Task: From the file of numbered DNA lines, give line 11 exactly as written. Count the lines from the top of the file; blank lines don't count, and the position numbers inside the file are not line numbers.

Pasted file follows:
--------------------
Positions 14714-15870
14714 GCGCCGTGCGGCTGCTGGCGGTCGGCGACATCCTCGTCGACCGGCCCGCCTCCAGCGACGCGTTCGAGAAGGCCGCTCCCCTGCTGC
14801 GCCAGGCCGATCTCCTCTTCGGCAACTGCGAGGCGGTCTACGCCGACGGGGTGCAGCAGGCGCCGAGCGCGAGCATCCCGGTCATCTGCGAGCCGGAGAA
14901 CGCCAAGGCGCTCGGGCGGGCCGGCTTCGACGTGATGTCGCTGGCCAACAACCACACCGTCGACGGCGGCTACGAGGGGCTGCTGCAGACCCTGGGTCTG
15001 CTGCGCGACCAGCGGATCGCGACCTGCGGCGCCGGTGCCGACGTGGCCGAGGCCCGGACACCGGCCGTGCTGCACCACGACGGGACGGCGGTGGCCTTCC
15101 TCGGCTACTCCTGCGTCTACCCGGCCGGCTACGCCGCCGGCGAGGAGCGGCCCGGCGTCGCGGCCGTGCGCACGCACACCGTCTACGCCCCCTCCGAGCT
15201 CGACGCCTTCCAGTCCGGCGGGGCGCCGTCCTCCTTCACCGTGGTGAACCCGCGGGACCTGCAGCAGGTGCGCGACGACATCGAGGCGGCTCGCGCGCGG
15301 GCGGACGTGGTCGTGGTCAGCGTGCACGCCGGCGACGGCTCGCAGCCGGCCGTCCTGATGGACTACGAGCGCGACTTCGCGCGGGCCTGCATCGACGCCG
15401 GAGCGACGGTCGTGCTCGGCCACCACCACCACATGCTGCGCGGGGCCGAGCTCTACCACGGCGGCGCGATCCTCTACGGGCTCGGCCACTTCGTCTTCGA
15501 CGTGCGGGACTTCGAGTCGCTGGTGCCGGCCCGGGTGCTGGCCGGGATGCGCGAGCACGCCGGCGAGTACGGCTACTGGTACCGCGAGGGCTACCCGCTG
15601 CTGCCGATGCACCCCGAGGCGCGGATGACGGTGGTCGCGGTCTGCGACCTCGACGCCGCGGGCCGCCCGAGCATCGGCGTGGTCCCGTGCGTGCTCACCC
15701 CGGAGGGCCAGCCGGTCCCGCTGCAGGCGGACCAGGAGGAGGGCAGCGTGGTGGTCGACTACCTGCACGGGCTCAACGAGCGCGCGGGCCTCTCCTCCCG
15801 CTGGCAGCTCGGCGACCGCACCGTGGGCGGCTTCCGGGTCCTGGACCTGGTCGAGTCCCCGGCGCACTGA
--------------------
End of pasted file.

15601 CTGCCGATGCACCCCGAGGCGCGGATGACGGTGGTCGCGGTCTGCGACCTCGACGCCGCGGGCCGCCCGAGCATCGGCGTGGTCCCGTGCGTGCTCACCC